When I was laid up with my broken leg, I did a lot of video game playing, a lot of writing, and a lot of TV watching. One of the shows I discovered laying in bed those many weeks, was HBO's The Wire. It's a fantastic show and, in my opinion, as brilliant and well-done in its way as The Sopranos. It was into its third season when I found it, and I got really sucked into it. It's hard not to. Does anyone remember the short-lived ABC series written by Stephen King called Kingdom Hospital? In doing the press for that show, Stephen King talked about wanting to do a "novel made for television". Well, Kingdom Hospital wasn't that, it turned out to be just more bad TV, but The Wire is the real deal -- TV with the breadth and depth of great, sweeping novels. Not creaky, "classic" literature, but the good stuff you don't mind reading. A while back, Peggy got the first season of The Wire from a colleague and for all that time, it's been sitting on my bookshelf in the cellophane, just sitting there. I unwrapped it a couple weeks ago and have been watching episode after episode ever since. Addictive stuff. I'm on episode 9 now, and I'm starting to think that as good as that third season was, and it was fantastic, the first season is even better.
The first season of The Wire follows a unit of detectives assigned to bring down Baltimore's newest drug lord, a kingpin from the projects named Avon Barksdale. Det. McNulty is the homicide detective who's most driven to bust Barksdale and put a crimp in the drug trade in the projects of Baltimore. At least for a while. The show is from the same guys who did the NBC show, Homicide, which was also brilliant and groundbreaking for its time. But when your show's on HBO, you can go all the way with the realism. On HBO, the writers (like David Simon, the exec. producer of the show) can put real (read: profanity-laced) street dialogue in the mouths of their street characters, and real (read: same) cop dialogue in the mouths of their cop characters, and if there's a show that needs that level of authenticity, it's this one. Far from the glamourized, cartoonish world of CSI where titillating violence is perpetrated and investigated by beautiful people, where clues appear magically, and suspects confess about 50% of the time, the writers' aim with The Wire is much bigger -- this show's intent is to depict the inner workings of law enforcement in a big, drug-corrupted city with a realism and a seriousness of purpose never before attempted on TV. With airtime divided equally between the cops and the criminals, this show is about the on-the-ground reality of the so-called "War on Drugs", and it's pretty clear we're not winning.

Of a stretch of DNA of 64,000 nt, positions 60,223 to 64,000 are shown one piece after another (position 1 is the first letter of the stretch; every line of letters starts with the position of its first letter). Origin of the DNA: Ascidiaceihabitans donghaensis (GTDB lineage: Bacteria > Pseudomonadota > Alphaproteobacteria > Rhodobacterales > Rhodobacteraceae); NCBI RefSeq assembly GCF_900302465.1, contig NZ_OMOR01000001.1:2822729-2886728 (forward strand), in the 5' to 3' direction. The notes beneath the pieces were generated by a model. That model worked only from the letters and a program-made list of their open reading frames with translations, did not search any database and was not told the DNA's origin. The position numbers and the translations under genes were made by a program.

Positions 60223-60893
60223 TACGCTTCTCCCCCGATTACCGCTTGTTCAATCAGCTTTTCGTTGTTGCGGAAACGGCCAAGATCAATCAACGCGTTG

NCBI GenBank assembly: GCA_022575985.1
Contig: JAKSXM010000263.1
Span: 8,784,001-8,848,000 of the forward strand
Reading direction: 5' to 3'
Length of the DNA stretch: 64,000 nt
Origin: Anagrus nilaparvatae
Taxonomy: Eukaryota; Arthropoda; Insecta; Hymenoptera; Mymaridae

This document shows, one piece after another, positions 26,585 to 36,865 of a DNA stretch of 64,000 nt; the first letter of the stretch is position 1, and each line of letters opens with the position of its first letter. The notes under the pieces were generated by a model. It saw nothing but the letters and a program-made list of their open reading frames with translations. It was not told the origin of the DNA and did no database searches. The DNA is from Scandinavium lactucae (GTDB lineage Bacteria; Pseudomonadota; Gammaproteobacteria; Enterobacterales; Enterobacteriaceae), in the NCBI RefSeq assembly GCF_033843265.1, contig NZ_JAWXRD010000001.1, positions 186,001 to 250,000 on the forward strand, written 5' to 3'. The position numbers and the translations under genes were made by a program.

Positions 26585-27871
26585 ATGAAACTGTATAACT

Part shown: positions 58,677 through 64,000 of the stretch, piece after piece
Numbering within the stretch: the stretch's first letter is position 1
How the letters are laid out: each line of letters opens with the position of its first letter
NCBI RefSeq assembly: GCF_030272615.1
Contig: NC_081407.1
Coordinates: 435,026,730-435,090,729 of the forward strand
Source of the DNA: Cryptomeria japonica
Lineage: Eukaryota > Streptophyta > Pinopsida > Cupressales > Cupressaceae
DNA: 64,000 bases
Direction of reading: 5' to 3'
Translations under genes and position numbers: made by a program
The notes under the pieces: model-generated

The Wire shows how law enforcement works in the real world. We watch cops building, methodically, step-by-tedious-step, a case the DA's can prosecute and win. We go through the procedure to tap pay phones, clone pagers, the hours of sitting around and watching nothing much going on, the lies they tell to cover each other's ass. Though it's the nitty gritty of police work we're seeing, not a second of it is boring. The Baltimore of The Wire is a place where homicide detectives call each other "murder police", where their superiors are happy with them if they solve just eight murders in a year, and where, if a suspect gets too mouthy in an interrogation room, he will be beaten by cops.
And in great news, HBO's bringing The Wire back for a fourth season. Should start filming soon, and airing later this year. Oh, HBO. How I wish you were free.
Anyway, it's great, great stuff, and I reccomend ya'll check it out if you have the time.